How does this become a style of prayer? Obviously, saying every line of the siddur with five minutes of concentration apiece (and that’s just when you’re starting out!) is impossible, both humanly, and because of the finite time of the day. Instead, certain parts of tefillah call for this kind of attention: the first berakhah of the Amidah, the first line or paragraph of Shema, maybe the verses in Qorbanos about bitachon (trust in G-d) which the siddur tells us to repeat three times each, or whichever tefillos speak to you and where you’re up to in life.
Rav Leuchter explains the mishnah's notion that we are supposed to enter tefillah in a mental state of "koveid rosh -- heaviness of head", usually translated "seriousness". But what to we know about heavy objects? They have inertia. They are hard to move. Similarly we speak of "yishuv hadaas -- a settled mind". If you enter tefillah with koveid rosh, you are approaching it as something you naturally wouldn't be distracted during.
So we need to give the words of tefillah mass.
Picture building within ourselves a palace for the Almighty. "Bilvavi mishkan evneh -- I will build a Tabernacle in my heart", as Rav Hutner wrote (and the songwriter popularized). Each line of tefillah can be a stone in that palace. But to be a worthy palace, we need expert masons, going over each side of the stone. Making sure its corners are truly square, and its sides truly smooth. To go over it an over it, polishing the stone until it sparkles. Until it belongs in a palace, a sanctuary, for Hashem Himself.
Or at least, until we have done the best we could, and the practice with this sentence has become habit and boring. After all, as we say in Nishmas, "even if our mouths were filled with song like the sea bed [is filled of water], and our tongues with melodies of praise like its mighty waves... we would still be insufficient to give You Your tribute..."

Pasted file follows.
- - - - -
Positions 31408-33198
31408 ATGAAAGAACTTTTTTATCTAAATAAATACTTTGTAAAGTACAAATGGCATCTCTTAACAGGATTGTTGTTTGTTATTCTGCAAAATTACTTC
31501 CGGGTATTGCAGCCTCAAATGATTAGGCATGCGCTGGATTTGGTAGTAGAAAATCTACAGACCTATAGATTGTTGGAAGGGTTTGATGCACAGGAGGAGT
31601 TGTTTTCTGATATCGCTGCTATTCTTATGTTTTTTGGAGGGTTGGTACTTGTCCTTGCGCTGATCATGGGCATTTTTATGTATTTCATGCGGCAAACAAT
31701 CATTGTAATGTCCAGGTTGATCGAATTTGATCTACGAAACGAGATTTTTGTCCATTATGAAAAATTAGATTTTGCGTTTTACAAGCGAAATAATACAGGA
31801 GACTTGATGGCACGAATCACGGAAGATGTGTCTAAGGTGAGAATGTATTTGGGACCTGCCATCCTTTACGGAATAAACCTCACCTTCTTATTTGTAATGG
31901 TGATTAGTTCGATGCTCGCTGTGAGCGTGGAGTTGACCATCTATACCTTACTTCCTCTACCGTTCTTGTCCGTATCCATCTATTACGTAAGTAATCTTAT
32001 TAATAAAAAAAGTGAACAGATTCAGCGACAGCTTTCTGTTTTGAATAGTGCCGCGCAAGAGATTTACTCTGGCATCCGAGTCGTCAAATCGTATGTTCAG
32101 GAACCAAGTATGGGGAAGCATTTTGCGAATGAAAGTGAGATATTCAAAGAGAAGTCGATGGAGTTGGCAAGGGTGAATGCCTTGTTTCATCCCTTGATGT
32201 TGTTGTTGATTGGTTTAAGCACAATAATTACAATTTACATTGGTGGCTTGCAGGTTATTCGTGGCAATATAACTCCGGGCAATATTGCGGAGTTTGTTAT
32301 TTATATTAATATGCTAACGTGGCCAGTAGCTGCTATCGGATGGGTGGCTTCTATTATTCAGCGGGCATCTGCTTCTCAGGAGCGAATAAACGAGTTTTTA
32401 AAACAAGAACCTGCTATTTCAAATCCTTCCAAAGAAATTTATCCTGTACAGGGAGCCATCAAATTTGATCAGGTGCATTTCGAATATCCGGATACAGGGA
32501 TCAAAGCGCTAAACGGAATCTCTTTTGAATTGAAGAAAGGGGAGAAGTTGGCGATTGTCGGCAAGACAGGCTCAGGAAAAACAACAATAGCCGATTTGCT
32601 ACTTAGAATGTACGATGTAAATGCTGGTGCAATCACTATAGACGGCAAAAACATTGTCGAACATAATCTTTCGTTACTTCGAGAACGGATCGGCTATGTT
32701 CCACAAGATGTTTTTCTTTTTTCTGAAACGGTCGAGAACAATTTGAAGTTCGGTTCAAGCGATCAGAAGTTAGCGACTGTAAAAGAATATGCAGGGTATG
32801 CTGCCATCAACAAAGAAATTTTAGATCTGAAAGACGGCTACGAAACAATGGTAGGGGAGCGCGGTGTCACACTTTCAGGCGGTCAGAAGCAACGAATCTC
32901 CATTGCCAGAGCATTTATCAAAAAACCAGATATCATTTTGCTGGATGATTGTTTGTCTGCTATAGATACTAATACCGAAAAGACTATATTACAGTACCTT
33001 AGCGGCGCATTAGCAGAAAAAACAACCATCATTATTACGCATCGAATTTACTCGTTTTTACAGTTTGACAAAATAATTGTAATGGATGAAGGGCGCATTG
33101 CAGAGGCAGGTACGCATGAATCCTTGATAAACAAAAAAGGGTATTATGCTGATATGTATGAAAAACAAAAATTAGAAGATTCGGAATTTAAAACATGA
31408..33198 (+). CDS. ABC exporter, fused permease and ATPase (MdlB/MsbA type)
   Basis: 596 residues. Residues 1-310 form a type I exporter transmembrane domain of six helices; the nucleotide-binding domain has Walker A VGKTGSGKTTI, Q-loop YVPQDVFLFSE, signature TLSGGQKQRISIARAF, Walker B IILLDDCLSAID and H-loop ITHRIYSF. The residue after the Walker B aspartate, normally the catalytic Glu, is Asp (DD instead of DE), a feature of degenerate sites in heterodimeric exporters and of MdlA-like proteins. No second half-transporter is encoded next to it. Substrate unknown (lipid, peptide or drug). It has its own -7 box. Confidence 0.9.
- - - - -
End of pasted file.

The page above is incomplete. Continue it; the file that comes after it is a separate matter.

And as we polish the stone, it becomes more tangible. More real in our lives. It has emotional import because we take possession of our perspective into our sages' words. The stone gains mass.
This is what hipa'alus gives us.
Perhaps it’s best to explain by inviting you to experience it. I ask you to try the following next Shabbos morning, The middle blessing of the Shabbos Amidah begins:
Yismach Mosheh — Moses will be happy
bematnas chelqo — with the giving of his portion,
ki eved ne’eman — because a reliable servant
qaraso lo — You have called to him.
The line looks simple enough, however riches lie underneath, with a little concentration. Rather than spell out what they are, and my opinion on what they mean, I am going to list some questions to think about and give you a chance to find your own chiddushim, your own relationship to the text.
Why does it say “yismach” in the future tense? Wasn’t Moshe’s happiness at the time?
“Yismach” is from the word “simchah”. Think of some of the other words for happiness: sason, gilah, etc… How do they differ in usage? What does the choice of “yismach” here indicate?
“Bematnas” with the giving of his portion. What does it mean that Moshe is happy with the giving of his portion, his lot in life, rather than referring to the happy is caused by the portion itself? The mishnah says “Who is wealthy? One who is samai’ach bechalqo — happy with his lot.” Nearly the same phrase, but without “bematnas”. The lot itself. Am I to be happy with my lot, or with the giving of it?
“Ki eved ne’eman — because a reliable servant…” Rashi says the word “ki” has 7 meanings, “because” is only one of them. The others are: rather, when, that, perhaps, if, reason. Why did they choose a potentially ambiguous word? What happens to the meaning of the phrase if we try some of these other translations?
“Eved ne’eman.” What does it mean to be an “eved Hashem”, servant of G-d. What’s the added point of being “ne’eman”, a reliable servant in particular?
“Karasa lo” — You called to him. Why not “qarasa oso”, that Hashem called him, why “to him”?
Why does being a servant make Moshe happier with his lot? Or, in light of the above questions, why does being called to as a reliable servant make him happy — and the kind of happiness we call simchah — with the giving of his lot? And is “because” and “why” the only connection implied?
And most important, what does this say of my worship and my happiness?
Look! “Treasures buried in the sand”, repeated with minimal or no thought every week holds worlds of meaning about ourselves and how we should relate to G-d. Through hispa’alus we can not only find them, but use them to enrich ourselves.